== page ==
Opinion Yes, a virtualised desktop environment can save you money – and trouble – if you do it right. Get it wrong and it can cost you more, so it’s worth planning properly before jumping in feet-first.
A PC can burn its way through $5,867 a year, according to Gartner.
You don’t have to be a genius to reduce that headline figure a bit, but one of the smarter tactics is to get rid of the PC altogether.
Don’t pursue virtualisation as an end in itself: it’s just a technique and full virtualisation costs a lot.
Do a proper audit of user needs. Who are the true power users who need a real PC, who just needs word processing, email and web, who needs something in between?
Go fully virtualised and you will see the licensing, server and storage costs balloon. Sadly some rogue applications don’t virtualise well – isolate those early. If you aren’t sure, it may be wise to plan a pilot to tease those details out. Get some good advice on what works and what doesn’t.
When it’s done right, there are some serious savings to be made.
Capital and energy costs are an obvious place: replacing PCs with desktop equipment that lasts twice to three times as long and consumes a fraction of the power should be easy to figure out.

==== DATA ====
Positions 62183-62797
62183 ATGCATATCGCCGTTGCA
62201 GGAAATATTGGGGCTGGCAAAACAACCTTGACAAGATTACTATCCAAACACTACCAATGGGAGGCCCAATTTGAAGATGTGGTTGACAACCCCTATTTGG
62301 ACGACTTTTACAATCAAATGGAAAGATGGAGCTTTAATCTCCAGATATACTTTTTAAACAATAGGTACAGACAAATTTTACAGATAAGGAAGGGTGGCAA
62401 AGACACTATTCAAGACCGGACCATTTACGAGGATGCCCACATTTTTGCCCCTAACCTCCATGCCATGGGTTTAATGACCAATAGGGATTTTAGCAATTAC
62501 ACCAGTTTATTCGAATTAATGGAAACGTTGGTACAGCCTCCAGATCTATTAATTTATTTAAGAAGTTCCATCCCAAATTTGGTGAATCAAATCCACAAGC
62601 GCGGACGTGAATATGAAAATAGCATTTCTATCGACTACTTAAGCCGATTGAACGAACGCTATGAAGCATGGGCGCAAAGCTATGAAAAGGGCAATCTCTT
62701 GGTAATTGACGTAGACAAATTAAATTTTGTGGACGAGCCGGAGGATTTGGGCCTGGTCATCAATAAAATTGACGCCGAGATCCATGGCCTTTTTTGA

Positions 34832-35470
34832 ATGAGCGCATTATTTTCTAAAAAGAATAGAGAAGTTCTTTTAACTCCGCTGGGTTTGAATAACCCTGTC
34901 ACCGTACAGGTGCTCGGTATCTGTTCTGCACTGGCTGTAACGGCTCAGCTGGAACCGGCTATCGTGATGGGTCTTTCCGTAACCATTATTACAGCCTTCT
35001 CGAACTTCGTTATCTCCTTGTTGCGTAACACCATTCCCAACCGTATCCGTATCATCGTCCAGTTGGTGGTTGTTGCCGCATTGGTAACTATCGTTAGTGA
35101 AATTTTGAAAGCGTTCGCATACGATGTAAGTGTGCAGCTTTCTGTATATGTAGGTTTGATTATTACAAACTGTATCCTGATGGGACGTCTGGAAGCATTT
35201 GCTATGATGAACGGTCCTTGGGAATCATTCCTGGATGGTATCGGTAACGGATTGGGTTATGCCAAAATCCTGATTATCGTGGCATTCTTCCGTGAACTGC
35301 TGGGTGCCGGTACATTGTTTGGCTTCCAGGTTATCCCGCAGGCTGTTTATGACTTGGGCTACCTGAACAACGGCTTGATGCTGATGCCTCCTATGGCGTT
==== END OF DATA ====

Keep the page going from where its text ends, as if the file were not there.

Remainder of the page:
The upfront cost may be about the same as one PC refresh, but it’s spread over many more years. A lot depends on the detail but our experience of systems around the 1,000 PC scale is that replacing PCs or going virtual has similar costs. Fancy virtualisation that uses big servers and storage can cost a lot more that so keep it simple if you can.
If you previously got three years life out of a £300 PC, your £100 a year capital cost drops to £33 over nine years. You should also be saving about 70 watts per device as a rule of thumb – so unless your energy prices are unusually low, saving 70 kilowatts is not to be sneezed at. When it’s done right, there are some serious savings to be made”
Let’s say your devices are on eight hours a day, 50 weeks of the year. That’s 140,000 Kw/h a year, or at 10p a unit, £14,000 a year. If the devices are left on 24×7 as many are, that’s nearly £62,000 a year.
An even bigger win usually comes from administration. As a rule of thumb, a well-designed system should occupy one support specialist per 2,000 desktops. Compare that with the 200-400 that’s typical for a PC desktop setup. Salaries vary a lot, but your 1,000 desktop set-up has just dropped from 2.5 to 0.5 technical support headcount – you can do the sums on that for yourself.
You can save substantial amounts on capital, administration and power. Your users get something that feels just like a PC but with less to go wrong with it. The trick is not to think that one size fits all or that you have to virtualise everything in sight. Being smart can make a big difference.
Contact Webster Consutling to find out more.